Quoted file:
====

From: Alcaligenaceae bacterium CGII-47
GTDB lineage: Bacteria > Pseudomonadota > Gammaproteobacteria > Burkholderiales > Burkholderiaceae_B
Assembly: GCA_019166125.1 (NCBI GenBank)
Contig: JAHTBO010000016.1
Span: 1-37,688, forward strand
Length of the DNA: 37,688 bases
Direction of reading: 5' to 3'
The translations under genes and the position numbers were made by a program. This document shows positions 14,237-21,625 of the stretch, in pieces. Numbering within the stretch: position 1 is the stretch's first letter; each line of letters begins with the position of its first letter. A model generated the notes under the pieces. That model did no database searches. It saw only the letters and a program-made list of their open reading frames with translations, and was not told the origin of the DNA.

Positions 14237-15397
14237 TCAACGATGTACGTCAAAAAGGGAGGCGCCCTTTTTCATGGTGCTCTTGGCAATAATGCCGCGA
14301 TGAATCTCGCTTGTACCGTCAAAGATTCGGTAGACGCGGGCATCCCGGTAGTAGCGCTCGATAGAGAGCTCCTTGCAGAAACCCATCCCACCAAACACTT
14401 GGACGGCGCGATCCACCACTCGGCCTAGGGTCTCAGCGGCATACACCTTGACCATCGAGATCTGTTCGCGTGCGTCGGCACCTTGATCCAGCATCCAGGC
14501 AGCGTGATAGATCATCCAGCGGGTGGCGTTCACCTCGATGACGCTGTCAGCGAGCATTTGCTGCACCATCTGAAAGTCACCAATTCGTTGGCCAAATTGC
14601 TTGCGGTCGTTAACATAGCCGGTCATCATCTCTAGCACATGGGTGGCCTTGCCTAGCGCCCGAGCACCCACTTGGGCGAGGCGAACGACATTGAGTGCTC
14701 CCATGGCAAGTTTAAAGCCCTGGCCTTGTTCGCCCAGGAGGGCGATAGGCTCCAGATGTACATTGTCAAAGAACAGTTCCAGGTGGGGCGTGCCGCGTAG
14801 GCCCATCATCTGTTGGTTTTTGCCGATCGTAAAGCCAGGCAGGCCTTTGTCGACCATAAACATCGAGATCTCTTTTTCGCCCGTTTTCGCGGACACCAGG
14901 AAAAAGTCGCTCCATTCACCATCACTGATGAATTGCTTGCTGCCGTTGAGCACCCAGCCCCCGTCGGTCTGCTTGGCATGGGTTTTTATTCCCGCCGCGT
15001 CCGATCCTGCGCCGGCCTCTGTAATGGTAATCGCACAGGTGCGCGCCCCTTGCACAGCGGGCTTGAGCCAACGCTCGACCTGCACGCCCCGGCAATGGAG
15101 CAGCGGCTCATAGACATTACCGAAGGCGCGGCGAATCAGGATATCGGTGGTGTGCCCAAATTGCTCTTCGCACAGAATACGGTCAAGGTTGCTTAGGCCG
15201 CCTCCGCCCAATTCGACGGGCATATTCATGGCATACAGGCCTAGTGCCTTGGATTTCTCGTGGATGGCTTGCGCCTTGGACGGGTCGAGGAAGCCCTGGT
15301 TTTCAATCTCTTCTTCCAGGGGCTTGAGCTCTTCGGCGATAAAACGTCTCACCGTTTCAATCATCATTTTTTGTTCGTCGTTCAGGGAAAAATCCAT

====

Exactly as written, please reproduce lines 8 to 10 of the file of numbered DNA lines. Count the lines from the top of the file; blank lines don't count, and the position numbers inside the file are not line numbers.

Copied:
The translations under genes and the position numbers were made by a program. This document shows positions 14,237-21,625 of the stretch, in pieces. Numbering within the stretch: position 1 is the stretch's first letter; each line of letters begins with the position of its first letter. A model generated the notes under the pieces. That model did no database searches. It saw only the letters and a program-made list of their open reading frames with translations, and was not told the origin of the DNA.

Positions 14237-15397
14237 TCAACGATGTACGTCAAAAAGGGAGGCGCCCTTTTTCATGGTGCTCTTGGCAATAATGCCGCGA